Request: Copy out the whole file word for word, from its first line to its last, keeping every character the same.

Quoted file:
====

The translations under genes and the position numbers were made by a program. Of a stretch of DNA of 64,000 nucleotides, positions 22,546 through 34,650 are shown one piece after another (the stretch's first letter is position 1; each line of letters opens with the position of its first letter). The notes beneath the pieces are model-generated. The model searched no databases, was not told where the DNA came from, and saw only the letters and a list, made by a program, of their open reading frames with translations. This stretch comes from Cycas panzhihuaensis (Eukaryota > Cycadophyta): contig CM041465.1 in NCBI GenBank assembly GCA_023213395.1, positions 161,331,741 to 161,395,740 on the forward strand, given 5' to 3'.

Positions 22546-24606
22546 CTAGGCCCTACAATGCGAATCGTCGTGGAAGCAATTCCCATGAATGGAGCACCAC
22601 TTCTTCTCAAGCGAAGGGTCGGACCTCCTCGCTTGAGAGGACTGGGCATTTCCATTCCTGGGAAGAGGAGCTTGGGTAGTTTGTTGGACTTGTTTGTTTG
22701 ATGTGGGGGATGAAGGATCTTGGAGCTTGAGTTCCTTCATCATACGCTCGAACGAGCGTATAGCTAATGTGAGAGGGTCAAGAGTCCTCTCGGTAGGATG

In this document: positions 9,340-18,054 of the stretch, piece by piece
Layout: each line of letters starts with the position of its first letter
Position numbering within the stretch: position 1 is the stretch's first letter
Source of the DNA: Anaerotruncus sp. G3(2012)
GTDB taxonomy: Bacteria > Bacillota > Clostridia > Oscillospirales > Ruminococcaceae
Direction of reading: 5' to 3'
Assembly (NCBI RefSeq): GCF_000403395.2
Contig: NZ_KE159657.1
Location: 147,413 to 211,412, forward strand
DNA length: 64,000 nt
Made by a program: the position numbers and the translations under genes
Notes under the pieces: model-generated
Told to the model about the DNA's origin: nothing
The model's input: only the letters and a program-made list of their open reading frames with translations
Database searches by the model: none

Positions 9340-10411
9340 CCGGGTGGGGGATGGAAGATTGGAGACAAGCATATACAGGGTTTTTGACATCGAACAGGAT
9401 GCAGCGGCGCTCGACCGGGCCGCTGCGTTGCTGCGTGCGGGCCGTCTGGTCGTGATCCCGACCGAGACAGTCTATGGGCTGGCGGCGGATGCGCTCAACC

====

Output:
The translations under genes and the position numbers were made by a program. Of a stretch of DNA of 64,000 nucleotides, positions 22,546 through 34,650 are shown one piece after another (the stretch's first letter is position 1; each line of letters opens with the position of its first letter). The notes beneath the pieces are model-generated. The model searched no databases, was not told where the DNA came from, and saw only the letters and a list, made by a program, of their open reading frames with translations. This stretch comes from Cycas panzhihuaensis (Eukaryota > Cycadophyta): contig CM041465.1 in NCBI GenBank assembly GCA_023213395.1, positions 161,331,741 to 161,395,740 on the forward strand, given 5' to 3'.

Positions 22546-24606
22546 CTAGGCCCTACAATGCGAATCGTCGTGGAAGCAATTCCCATGAATGGAGCACCAC
22601 TTCTTCTCAAGCGAAGGGTCGGACCTCCTCGCTTGAGAGGACTGGGCATTTCCATTCCTGGGAAGAGGAGCTTGGGTAGTTTGTTGGACTTGTTTGTTTG
22701 ATGTGGGGGATGAAGGATCTTGGAGCTTGAGTTCCTTCATCATACGCTCGAACGAGCGTATAGCTAATGTGAGAGGGTCAAGAGTCCTCTCGGTAGGATG

In this document: positions 9,340-18,054 of the stretch, piece by piece
Layout: each line of letters starts with the position of its first letter
Position numbering within the stretch: position 1 is the stretch's first letter
Source of the DNA: Anaerotruncus sp. G3(2012)
GTDB taxonomy: Bacteria > Bacillota > Clostridia > Oscillospirales > Ruminococcaceae
Direction of reading: 5' to 3'
Assembly (NCBI RefSeq): GCF_000403395.2
Contig: NZ_KE159657.1
Location: 147,413 to 211,412, forward strand
DNA length: 64,000 nt
Made by a program: the position numbers and the translations under genes
Notes under the pieces: model-generated
Told to the model about the DNA's origin: nothing
The model's input: only the letters and a program-made list of their open reading frames with translations
Database searches by the model: none

Positions 9340-10411
9340 CCGGGTGGGGGATGGAAGATTGGAGACAAGCATATACAGGGTTTTTGACATCGAACAGGAT
9401 GCAGCGGCGCTCGACCGGGCCGCTGCGTTGCTGCGTGCGGGCCGTCTGGTCGTGATCCCGACCGAGACAGTCTATGGGCTGGCGGCGGATGCGCTCAACC